Russell Gulick brought an action against Edward Mulcahy in which he sought to recover for property damage to his automobile as the result of an alleged collision between his automobile and the defendant's automobile. The defendant filed an answer and cross-action in which he sought to recover for damage done to his automobile and in which he alleged that the plaintiff was negligent in certain respects and that such negligence proximately caused the damage to his automobile. On the trial, the jury returned a verdict for the defendant on his cross-action, which verdict was made the judgment of the trial court. The plaintiff filed a motion for new trial on the usual general grounds which he later amended so as to include one special ground in which he excepted to an excerpt of the charge. The trial court denied the plaintiff's amended motion for new trial and exception is made to this judgment.
The one special ground of the amended motion for new trial assigns error on an excerpt from the charge. No brief of the evidence was filed in connection with the motion for new trial and the plaintiff contends that none is required under the act of 1947 (Ga. L. 1947, p. 298; Code, Ann. Supp., 70-301.1), in view of the recital in the amended motion for new trial to the effect that the verdict for the defendant was not demanded.
The usual certificate of a trial judge approving as true all statements of fact contained in a special ground of a motion for new trial will be construed by this court as approving as true only such statements in the ground as are purely statements of fact, and not as approving other allegations therein, which, although stated as facts, should be construed as mere conclusions of the movant based on facts set forth in the ground. Miller v. Gauntt, 93 Ga. App. 178
, 180 (91 S. E. 2d 104), and citations. In the present case the recital in the one ground of the amended motion for new trial to the effect that the evidence did not demand a verdict for the defendant must be construed as a contention of the movant and not as a statement of fact. In Willis v. Jones, 89 Ga. App. 824
(81 S. E. 2d 517), relied on by the plaintiff in error, an examination of the original record discloses that in that case the trial judge, in a separate order, certified that it was his intention to certify as a statement of fact that the evidence was in conflict. Therefore, that case is distinguishable from the case here under consideration.
In the Willis case the trial court certified that the evidence was in conflict and would have authorized a verdict for either side. We think that such certification has no effect whatever on the power of the trial court or the appellate court to determine the primary consideration of whether error was committed. The statute specifically says that where a brief of evidence is necessary in order to determine a ground of a motion for new trial, such ground will not be passed upon in its absence.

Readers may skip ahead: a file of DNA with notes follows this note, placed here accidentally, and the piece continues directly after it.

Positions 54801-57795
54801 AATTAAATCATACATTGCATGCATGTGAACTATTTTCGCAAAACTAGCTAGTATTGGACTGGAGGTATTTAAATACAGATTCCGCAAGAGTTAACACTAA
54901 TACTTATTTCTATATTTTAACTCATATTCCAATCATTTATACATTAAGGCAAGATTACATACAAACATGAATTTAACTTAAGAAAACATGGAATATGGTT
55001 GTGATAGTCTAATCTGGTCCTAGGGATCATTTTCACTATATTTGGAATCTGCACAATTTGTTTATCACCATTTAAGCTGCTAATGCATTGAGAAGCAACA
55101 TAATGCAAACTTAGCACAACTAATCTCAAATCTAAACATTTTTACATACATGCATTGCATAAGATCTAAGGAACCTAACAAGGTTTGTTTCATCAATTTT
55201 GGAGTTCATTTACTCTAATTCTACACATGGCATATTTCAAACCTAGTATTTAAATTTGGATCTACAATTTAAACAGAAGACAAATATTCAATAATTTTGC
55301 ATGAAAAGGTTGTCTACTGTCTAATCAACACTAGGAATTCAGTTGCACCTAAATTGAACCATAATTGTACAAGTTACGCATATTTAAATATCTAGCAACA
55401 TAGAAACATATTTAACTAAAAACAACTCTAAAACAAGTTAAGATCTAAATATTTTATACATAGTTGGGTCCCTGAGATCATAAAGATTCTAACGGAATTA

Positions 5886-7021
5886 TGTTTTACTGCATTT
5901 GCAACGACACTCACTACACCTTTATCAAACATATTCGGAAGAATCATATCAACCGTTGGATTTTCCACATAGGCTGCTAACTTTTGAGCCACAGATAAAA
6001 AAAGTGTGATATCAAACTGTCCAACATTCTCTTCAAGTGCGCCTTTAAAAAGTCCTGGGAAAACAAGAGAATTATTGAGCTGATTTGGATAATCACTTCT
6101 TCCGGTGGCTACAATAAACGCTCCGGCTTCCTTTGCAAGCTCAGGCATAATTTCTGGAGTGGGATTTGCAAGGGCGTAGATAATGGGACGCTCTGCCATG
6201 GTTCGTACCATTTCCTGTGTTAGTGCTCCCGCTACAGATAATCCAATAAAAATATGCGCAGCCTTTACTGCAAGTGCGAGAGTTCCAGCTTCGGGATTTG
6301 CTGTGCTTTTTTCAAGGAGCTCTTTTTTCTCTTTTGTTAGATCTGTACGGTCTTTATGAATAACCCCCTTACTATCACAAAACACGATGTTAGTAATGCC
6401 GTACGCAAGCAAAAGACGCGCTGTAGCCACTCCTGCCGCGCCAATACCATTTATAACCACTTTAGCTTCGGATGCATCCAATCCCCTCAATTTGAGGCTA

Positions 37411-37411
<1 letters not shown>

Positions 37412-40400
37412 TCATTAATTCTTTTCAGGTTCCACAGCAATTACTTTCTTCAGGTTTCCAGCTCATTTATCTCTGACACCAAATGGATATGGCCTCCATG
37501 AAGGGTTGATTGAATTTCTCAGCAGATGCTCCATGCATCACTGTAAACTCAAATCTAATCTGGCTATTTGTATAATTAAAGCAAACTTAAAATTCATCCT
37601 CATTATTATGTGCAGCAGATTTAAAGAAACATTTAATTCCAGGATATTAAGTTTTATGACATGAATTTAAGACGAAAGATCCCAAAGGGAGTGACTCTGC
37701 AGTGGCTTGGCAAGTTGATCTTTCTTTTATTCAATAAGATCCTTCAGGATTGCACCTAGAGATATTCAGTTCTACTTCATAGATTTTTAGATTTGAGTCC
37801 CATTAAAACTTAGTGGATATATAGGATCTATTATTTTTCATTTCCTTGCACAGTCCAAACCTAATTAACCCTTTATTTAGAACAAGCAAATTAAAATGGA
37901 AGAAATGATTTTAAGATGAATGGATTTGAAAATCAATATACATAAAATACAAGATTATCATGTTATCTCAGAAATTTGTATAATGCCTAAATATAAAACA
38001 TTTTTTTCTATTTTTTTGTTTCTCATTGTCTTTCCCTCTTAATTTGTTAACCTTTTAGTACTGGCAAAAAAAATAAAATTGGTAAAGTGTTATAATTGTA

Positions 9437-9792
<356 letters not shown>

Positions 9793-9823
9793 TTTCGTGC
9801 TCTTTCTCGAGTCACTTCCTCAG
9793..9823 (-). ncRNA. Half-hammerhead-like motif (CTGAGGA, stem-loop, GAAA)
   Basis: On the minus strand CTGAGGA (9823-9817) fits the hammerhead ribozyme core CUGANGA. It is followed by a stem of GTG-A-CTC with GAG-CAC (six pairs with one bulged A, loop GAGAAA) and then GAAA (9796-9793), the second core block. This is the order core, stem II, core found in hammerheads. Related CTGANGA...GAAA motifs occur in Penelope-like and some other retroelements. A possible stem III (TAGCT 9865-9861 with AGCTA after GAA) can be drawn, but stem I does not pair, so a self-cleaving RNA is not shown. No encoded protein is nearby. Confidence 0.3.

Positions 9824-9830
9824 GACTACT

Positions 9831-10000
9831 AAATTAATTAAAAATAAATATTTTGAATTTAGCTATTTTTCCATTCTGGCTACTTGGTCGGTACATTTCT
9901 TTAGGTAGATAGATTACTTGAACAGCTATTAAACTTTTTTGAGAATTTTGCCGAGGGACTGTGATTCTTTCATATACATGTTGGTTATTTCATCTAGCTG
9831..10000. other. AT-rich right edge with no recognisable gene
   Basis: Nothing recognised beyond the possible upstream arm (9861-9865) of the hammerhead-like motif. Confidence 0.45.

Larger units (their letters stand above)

Courts, however, are not authorized to reverse on error alone, no matter how flagrant it may be. Error, to be reversible, must be harmful to the complaining party. Error is presumed to be harmful, but it may be and frequently is shown by the brief of evidence in the case to have been harmless due to the fact that the verdict as rendered was in any event demanded by the evidence in the case. It follows that, where an appellate court has determined that error has been committed it is necessary to turn to the record in the case to determine whether it was harmful error. The record may supply this information to the court by having incorporated therein a brief of evidence, which will itself show whether the verdict was demanded. The bill of exceptions may also prima facie supply this information, in lieu of an entire brief of evidence, merely by the certificate of the trial court, as in the Willis case, that the evidence is in conflict and would authorize a verdict for either side. Reynolds v. Satterfield, 86 Ga. App. 816
(72 S. E. 2d 811).
Such a certificate in no wise restricts the right of litigants or of the appellate court to have before it all the record which is necessary for the determination of the assignments of error. The right of the trial court to certify that a verdict is not demanded for either side is prima facie, but not conclusive evidence, that such is the case. In the absence of disagreement by counsel, it will be taken as true. A party dissatisfied may bring up the brief of evidence to support his contention that such is not the case. The plaintiff in error has his remedy by mandamus to compel the trial court to certify the bill of exceptions containing a specification of the brief of evidence ( Petty v. Patterson, 144 Ga. 339
, 87 S. E. 19), and the defendant in error has his by incorporating the evidence in a cross-bill of exceptions excepting to that part of the judge's certificate stating no brief of evidence is necessary, in order to test the question of whether or not the brief of evidence is in fact necessary, since, where there is a conflict between the bill of exceptions and the record as to matters concerning the record in the case, the former must yield to the latter. Brumfield v. Jackson, 193 Ga. 548
(19 S. E. 2d 279); Silverman v. Alday, 200 Ga. 711
(38 S. E. 2d 419). See also special concurrence in Stevens v. Wright Contracting Co., 92 Ga. App. 373
(88 S. E. 2d 511).
In view of what has been said above, neither the usual general grounds of the motion for new trial nor the one special ground which assigns error on an excerpt from the charge can be considered where no brief of the evidence was filed. Welfare Finance Co. v. Corbin, 91 Ga. App. 485
(85 S. E. 2d 819). See also Anderson v. Southern Ry. Co., 107 Ga. 500
(33 S. E. 644), and the judgment of the trial court denying the amended motion for new trial must be affirmed.
Judgment affirmed. Felton, C. J., Gardner, P. J., Townsend, Carlisle, and Quillian, JJ., concur.